Germany's Recession is EU's First Falling Domino
09:00 GMT 27.05.2023 (Updated: 16:18 GMT 27.05.2023)
Germany entered a technical recession in the first quarter of 2023, according to recent figures from the Federal Statistical Office. What's behind the new trend and what does the future have in store for the German economy?
Revised official data has indicated that Germany's economy is in worse shape than previously estimated: it has contracted twice, in two consecutive quarters, meaning that it has been dragged into a recession. As per international economic observers, the unfolding economic slowdown has largely been caused by the disruption of Germany's energy ties to Russia, which exacerbated the already swirling crisis in the country and contributed to gradual de-industrialization.
"Long term, reliable, low cost and abundant energy supplies from Russia have been pivotal to German industrial sector development and strength," Paolo Raffone, a strategic analyst and director of the CIPI Foundation in Brussels, told Sputnik. "This is particularly true since the mid-seventies. In history, the thalassic powers (transatlantic powers) have always opposed the 'easy' energy supplies from Russia to Germany. The scope has been (and still is) to contain the German powerhouse based on the development of its industry."
"The 'mysterious' explosion of the North Stream pipelines was highly symbolic (cutting German energy ties with Russia and Eurasia) and it has had tremendous consequences for the German economy. Without the convenient Russian energy supplies, Germany has entered (again) a period of industrial difficulty that impacts the general economy and the life of people," Raffone continued.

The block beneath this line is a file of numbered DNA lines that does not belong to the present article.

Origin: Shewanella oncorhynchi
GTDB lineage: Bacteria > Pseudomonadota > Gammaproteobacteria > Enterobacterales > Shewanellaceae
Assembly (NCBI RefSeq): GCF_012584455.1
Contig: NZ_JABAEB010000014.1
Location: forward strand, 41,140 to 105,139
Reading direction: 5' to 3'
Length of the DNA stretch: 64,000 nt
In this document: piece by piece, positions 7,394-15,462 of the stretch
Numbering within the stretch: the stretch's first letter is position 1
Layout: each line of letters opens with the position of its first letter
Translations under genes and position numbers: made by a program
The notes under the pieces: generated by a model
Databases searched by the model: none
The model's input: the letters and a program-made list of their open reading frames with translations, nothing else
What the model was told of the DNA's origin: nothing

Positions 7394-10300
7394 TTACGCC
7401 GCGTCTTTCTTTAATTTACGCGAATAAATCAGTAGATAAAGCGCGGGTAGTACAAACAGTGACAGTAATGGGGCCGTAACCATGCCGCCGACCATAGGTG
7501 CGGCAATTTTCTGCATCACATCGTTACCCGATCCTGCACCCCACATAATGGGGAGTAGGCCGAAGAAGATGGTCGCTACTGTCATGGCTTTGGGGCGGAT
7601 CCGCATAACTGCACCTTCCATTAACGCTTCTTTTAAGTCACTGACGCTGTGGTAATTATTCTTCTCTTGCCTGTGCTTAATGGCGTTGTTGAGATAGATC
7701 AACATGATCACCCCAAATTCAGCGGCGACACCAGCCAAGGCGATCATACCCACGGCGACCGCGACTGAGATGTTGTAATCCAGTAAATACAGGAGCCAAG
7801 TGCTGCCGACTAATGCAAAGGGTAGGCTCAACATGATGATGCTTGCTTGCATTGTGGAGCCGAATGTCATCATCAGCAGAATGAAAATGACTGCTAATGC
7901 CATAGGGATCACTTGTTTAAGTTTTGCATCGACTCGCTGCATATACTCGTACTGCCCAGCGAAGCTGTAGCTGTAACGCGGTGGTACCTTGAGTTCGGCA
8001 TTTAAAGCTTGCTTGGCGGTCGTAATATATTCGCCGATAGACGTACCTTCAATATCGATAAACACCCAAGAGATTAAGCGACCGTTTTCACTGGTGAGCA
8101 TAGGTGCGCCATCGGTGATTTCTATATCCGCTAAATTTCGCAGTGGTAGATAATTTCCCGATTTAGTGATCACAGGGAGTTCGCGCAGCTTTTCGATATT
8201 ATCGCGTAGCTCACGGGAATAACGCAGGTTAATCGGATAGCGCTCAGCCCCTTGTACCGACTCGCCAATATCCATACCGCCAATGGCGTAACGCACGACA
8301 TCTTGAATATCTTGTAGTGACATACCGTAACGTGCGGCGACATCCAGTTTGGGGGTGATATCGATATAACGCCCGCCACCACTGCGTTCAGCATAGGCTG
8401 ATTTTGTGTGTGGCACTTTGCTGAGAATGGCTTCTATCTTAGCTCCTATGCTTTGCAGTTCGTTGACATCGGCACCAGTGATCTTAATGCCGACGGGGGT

According to the Federal Statistical Office, the nation's gross domestic product (GDP) fell by 0.3% in the first quarter of 2023, with household and government spending plummeting 1.2% and 4.9%, respectively.
Is Germany Heading Towards De-Industrialization?
Germany's looming de-industrialization became the focus of economists' attention late last year. In October 2022 German chemical giant BASF revealed its plans to relocate part of its production facilities to China, citing high energy costs. The decision came after the destruction of the Nord Stream pipelines in September 2022.
At the time, at least 9% of Germany's small- and medium-sized industrial companies stated that they would be moving their production abroad, too, according to the Foundation for Family Businesses in Germany and Europe's survey. Furthermore, BASF announced in February 2023 that it would cut 2,600 jobs, or about 2.3% of its global workforce. Out of 2,600 jobs, 1,800 were scheduled to be cut at the Ludwigshafen headquarters in Germany.
There is a real danger of deindustrialization in Germany
and this process will last for several years, according to Alexander Rahr, a German political scientist.
"Indeed, due to rising prices for energy resources and resources in general, due to the high taxes that exist in Germany, many companies have seriously thought about moving their business to America, where everything is cheaper, where there are other privileges, where there's more encouragement, assistance to large firms than in Europe, less taxes and so on. Or to [move their businesses to] China," Rahr told Sputnik.
Meanwhile, the destruction of Nord Stream
and Berlin's decision to join the collective West's energy sanctions against Russia are "not the only source of Germany's declining economic fortunes," as per Gunnar Beck, a Member of the European Parliament for the Alternative for Germany (AfD) party who is currently Vice-President of the Identity & Democracy Group in the Parliament.
"The German government is pursuing very foolish policies in other regards as well. First of all, there is the so-called green transformation or green agenda. Germany is trying to replace not only Russian energy but all fossil fuels, and it's phased out nuclear energy," Beck told Sputnik, adding that the Scholz government is aggravating the effects of a decline of energy imports from Russia and may soon face even sharper economic decline.
Why German Chancellor's Optimism is Unjustified